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Legal History of Argentina


The history of Argentina can be divided into four main parts: the pre-Columbian time or early history (up to the sixteenth century), the colonial period (1530–1810), the period of nation-building (1810-1880), and the history of modern Argentina (from around 1880). Prehistory in the present territory of Argentina began with the first human settlements on the southern tip of Patagonia around 13,000 years ago.
Written history began with the arrival of Spanish chroniclers in the expedition of Juan Díaz de Solís in 1516 to the Río de la Plata, which marks the beginning of the Spanish occupation of this region.

In 1776 the Spanish Crown established the Viceroyalty of the Río de la Plata, an umbrella of territories from which, with the Revolution of May 1810, began a process of gradual formation of several independent states, including one called the United Provinces of Río de la Plata. With the declaration of independence on July 9, 1816, and the military defeat of the Spanish Empire in 1824, a federal-state was formed in 1853–1861, known today as the Argentine Republic.

Brief History :

• 1816: Independence from Spain.
• 1853: National Constitution enacted.
• 1880: First democratic president (Julio Roca).
• 1900/1976: Alternated between democratic and military “unstable” governments.
• 1976: Beginning of the “National Reorganization Process” led by the military.
•1983: Democracy was restored and since then have been peaceful democratic governments.

Type of Government :

  • Democracy
    •Federal (23 provinces, plus Buenos Aires City with its own political, administrative and economic power)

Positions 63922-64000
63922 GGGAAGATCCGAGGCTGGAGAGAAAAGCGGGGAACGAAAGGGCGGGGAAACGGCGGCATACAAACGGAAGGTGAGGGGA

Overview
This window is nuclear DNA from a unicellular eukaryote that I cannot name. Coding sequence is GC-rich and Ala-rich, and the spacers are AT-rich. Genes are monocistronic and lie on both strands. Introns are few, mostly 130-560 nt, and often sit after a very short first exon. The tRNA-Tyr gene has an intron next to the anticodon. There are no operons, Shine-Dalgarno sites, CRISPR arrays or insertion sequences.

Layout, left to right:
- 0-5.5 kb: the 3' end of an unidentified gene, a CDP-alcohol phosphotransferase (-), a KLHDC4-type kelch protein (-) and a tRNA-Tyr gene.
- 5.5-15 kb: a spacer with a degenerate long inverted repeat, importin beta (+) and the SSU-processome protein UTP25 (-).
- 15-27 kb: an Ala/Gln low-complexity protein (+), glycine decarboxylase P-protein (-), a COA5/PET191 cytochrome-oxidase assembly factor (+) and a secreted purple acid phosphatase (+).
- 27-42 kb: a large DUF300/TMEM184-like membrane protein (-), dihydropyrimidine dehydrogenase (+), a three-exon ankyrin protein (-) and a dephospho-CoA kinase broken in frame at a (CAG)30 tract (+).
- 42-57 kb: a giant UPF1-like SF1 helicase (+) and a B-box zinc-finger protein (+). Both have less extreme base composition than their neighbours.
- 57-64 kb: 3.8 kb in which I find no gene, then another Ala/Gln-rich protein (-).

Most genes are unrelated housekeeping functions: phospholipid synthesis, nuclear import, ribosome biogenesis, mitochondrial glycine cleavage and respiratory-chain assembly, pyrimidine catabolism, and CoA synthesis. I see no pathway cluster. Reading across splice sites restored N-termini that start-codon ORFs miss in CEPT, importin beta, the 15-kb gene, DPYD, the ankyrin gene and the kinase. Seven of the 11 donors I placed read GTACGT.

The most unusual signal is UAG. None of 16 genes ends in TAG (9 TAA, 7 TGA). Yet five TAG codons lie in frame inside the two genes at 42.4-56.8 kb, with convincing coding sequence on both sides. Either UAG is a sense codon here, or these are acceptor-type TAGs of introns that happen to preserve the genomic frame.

• National Constitution
    • From 1853 (last amended in 1994)
    •Principal source of law
    • Each province has its own constitution
    • Similar to U.S. (Bill of Rights)

Government Structure 3 branches

  • Executive Branch
    • President (in provinces, the governor) has the executive authority.
    • Elected by people for 4 years term (2 term limit)
    • Vice President and 12 Ministers
    • Can enact orders and regulations, appoints judges.
  •  Legislative Branch
    • Congress divided in two chambers (Senators and Deputies)
    • Enacts civil, commercial, penal and mining codes.
    • Provincial Congress can grant more rights in their constitution, but never less.
  • Judicial Branch
    National Court System (Federal Court in USA)
    • Supreme Court of Argentina
    • Appellate Court / First Instance Court
    • Other members (Jury of Prosecution, Magistrate Council, Public Ministry)
    • Local or Provincial Court System (State Court in USA)
    • Supreme Court of Argentina
    • Provincial Supreme Court
    • Appellate Court / First Instance Court

Legal System :

Sources of law (hierarchical system)
• Constitution (and some treaties with equal level).
• Treaties.
• Laws (codes and statutes)
• Decrees.
• Resolutions, administrative decisions and other administrative acts of the Executive Branch.

Civil law country
• Treaties.
• Based on civil law, not common law.
• Every case is decided on its own merit according to law.
• Judges can use precedence, but not obligated to apply stare decisis.
• Judges “create” law (with their decisions) but is not mandatory for other cases.


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